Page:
So, where there's relationship, is you can trust with something that feels out of the comfort zone. What happens is, sometimes we'll try things without the depth of the relationship and then it doesn't go anywhere. It doesn't have the roots.

I always say, "I always want to treat people as people first and their title second." I just think that is so vital when you have this church and state thing. They're people first. Their title of whatever their county government job is, is second. If we keep that perspective, that just changes everything.

Tim Muehlhoff: Dan, can you be the director of the Winsome Conviction Project? Do you have any free time that you can ... I just think that-

Dan Broyles: Oh, you're very kind.

Tim Muehlhoff: ... that is so good. There's two views of communication that have always existed. One is the transmission view, which we tend to think in a Western enlightenment culture, is I best persuade you with facts. Evidence, facts, experts. Then the ritual view has been around longer. That is, no, a common bond once established, opens up the lines of communication.

Today, we're almost stuck in this transmission view of clashing worldviews and ideologies that, we've forgotten the whole relationship thing that you're advocating, know the person rather than the title.

Dan Broyles: Absolutely.

Tim Muehlhoff: Yeah.

Dan Broyles: Yeah. One of the things we're actually, our church is going to do here in a couple of months, we're calling it the SCV Compassion Network. I'm inviting all the relationships we know, from social workers to school counselors, nonprofit directors, we're all going to ... A lot of care pastors from churches.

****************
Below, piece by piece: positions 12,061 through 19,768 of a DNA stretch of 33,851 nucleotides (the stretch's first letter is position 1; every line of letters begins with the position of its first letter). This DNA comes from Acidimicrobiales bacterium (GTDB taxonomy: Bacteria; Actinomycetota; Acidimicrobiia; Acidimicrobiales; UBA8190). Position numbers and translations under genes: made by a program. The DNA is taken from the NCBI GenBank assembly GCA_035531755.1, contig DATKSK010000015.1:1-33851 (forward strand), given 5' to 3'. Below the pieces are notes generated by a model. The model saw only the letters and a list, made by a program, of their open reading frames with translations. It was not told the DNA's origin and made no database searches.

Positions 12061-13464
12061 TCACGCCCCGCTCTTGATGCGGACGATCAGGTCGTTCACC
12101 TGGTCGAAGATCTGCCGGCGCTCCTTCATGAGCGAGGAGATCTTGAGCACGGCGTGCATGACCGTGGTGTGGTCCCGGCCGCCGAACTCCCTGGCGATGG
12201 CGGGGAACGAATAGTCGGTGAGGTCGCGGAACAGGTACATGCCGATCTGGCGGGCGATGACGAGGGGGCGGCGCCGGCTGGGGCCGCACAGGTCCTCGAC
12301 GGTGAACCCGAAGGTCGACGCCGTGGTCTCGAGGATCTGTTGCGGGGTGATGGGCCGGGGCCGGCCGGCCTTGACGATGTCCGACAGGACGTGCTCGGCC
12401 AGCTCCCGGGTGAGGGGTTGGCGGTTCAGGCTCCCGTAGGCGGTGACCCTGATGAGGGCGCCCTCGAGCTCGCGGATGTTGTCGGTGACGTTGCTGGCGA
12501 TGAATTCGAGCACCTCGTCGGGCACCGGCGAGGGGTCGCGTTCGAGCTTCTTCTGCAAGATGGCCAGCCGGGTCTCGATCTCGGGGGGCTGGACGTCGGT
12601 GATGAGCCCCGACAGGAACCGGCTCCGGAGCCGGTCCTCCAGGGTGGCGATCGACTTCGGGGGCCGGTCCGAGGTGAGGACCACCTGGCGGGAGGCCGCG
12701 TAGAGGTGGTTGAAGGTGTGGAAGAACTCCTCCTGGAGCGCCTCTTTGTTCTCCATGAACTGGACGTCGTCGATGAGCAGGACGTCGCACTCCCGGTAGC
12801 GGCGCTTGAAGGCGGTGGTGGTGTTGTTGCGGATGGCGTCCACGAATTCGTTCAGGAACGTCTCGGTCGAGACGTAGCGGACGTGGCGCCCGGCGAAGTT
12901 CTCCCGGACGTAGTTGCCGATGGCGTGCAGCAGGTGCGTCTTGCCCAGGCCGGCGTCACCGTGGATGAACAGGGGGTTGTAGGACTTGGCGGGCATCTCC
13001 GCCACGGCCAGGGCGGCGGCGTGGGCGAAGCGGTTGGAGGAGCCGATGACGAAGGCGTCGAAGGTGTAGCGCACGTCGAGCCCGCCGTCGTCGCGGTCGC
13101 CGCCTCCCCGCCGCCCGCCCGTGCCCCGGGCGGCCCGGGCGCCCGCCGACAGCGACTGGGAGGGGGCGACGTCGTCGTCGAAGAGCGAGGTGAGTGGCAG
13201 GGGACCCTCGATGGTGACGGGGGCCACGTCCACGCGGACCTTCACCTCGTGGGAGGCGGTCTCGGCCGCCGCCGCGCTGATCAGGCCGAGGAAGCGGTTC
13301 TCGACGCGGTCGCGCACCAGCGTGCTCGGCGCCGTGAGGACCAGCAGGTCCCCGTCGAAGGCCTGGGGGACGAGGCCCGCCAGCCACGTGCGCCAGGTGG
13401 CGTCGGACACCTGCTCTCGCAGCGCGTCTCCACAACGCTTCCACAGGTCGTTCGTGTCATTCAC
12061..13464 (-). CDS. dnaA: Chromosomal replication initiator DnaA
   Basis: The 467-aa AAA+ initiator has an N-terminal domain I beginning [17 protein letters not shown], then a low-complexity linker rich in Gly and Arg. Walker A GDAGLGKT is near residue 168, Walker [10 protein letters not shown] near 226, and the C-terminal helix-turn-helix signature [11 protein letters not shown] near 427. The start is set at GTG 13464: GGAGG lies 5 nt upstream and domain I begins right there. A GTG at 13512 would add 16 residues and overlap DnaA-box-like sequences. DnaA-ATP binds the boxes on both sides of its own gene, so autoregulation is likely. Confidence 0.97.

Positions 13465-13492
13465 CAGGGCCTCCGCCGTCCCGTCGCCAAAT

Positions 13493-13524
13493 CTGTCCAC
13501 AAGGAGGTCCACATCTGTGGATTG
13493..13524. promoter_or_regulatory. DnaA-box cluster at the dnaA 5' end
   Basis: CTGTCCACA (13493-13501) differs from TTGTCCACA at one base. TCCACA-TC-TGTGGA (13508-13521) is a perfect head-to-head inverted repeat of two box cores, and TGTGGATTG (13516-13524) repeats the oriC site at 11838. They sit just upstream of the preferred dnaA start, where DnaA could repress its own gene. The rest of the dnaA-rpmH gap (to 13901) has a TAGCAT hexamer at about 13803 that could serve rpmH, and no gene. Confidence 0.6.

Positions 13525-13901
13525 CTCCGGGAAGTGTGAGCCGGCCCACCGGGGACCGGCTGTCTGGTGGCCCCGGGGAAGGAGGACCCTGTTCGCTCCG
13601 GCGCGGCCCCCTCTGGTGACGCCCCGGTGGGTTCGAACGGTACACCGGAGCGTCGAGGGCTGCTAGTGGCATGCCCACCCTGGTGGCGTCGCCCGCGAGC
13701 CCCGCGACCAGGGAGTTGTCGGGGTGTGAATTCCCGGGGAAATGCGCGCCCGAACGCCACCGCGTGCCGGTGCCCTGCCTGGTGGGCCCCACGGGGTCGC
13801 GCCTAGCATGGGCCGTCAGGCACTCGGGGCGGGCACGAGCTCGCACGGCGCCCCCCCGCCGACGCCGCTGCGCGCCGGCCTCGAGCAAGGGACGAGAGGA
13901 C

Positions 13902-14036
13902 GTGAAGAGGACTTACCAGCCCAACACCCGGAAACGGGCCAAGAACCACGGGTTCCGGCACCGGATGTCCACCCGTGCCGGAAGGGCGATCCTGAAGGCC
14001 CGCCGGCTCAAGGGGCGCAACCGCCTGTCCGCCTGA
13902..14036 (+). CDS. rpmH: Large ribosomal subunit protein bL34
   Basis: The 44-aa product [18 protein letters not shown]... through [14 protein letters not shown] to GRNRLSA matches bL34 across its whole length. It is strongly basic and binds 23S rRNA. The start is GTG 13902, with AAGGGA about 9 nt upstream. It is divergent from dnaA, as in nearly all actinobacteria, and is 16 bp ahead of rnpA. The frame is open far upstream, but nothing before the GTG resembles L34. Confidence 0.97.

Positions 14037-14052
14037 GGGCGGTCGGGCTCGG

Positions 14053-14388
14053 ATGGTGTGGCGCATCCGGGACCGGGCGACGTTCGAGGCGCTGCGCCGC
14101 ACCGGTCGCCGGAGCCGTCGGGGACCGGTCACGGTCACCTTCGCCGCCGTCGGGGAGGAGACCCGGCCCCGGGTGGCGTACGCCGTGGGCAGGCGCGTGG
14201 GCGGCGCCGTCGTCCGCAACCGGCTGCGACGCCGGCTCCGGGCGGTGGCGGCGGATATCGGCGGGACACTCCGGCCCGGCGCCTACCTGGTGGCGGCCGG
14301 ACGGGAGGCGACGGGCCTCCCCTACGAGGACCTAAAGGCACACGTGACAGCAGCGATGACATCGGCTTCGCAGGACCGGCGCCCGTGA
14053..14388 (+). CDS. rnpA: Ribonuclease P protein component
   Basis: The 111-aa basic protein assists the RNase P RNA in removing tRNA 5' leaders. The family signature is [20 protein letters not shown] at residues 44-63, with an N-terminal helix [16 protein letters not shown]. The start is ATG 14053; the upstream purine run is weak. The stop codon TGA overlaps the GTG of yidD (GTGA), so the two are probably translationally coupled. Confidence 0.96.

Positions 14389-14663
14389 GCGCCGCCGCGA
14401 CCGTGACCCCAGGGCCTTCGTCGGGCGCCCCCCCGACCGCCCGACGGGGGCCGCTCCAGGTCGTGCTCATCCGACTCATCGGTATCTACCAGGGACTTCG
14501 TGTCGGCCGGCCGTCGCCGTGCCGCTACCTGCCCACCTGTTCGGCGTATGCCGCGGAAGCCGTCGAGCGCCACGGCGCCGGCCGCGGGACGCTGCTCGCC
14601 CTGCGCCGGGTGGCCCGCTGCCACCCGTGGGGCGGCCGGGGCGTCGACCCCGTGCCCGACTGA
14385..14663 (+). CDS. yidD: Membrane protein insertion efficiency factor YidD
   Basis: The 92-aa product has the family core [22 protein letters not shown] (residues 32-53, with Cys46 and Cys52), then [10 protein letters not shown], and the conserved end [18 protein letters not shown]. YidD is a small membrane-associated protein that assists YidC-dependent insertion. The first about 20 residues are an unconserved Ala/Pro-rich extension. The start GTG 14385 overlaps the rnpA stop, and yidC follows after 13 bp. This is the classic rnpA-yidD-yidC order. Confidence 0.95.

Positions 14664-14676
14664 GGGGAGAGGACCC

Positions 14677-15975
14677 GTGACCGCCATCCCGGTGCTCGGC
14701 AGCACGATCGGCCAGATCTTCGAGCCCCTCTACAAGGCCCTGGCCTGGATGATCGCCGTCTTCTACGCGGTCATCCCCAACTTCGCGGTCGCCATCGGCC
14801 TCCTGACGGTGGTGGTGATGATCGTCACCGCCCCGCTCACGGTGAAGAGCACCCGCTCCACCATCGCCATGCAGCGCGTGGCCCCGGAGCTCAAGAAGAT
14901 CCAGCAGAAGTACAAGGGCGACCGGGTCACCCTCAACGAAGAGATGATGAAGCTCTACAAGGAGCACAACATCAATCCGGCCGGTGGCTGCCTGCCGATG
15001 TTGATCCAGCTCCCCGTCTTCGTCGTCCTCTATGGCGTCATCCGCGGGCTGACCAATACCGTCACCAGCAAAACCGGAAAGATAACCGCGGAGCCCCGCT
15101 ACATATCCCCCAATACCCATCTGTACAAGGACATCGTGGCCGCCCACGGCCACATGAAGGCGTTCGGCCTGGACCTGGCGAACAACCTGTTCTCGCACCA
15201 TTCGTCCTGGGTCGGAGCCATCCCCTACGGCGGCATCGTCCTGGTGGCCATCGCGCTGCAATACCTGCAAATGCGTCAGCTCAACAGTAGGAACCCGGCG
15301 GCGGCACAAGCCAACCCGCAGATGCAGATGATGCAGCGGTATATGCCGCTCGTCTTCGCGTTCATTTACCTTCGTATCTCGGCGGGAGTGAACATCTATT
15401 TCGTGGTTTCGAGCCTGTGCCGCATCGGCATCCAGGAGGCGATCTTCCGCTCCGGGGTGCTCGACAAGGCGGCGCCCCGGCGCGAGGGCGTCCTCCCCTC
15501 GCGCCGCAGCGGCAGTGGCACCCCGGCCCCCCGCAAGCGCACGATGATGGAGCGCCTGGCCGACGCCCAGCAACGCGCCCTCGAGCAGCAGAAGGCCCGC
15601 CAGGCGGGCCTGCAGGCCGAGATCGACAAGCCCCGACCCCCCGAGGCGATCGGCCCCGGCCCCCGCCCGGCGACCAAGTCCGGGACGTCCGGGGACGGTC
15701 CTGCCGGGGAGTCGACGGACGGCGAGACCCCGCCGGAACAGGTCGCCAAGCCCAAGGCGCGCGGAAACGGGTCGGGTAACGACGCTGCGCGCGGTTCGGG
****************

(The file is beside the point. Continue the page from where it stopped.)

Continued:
We're going to get in a room, and we're going to have no official agenda, and we're not going to pass out brochures from our organizations. I'm going to just have them get to know each other as humans for about an hour. The purpose is, when we're connecting, we respond better to each other when emails pop up or texts come up.

There's been so much turnover in these different industries, there's no relationships that can lead to creative thinking as mutual organizations.

Tim Muehlhoff: Dan, we have 50 million questions for you. Can we do another segment?

Dan Broyles: Absolutely. Glad to do it.

Tim Muehlhoff: Let's do another segment. You have been listening to Dan Saves the World podcast. We just started it right now. No, Dan, this is so good. I hope people are encouraged, like we were, because we never get these stories. We never get the positive stories of LA County and religious faith communities working well together, and I think we need more of these to buttress our hope and our courage to take these steps. So, we'd love to do a whole another podcast with you, so thank you so much for agreeing to join us.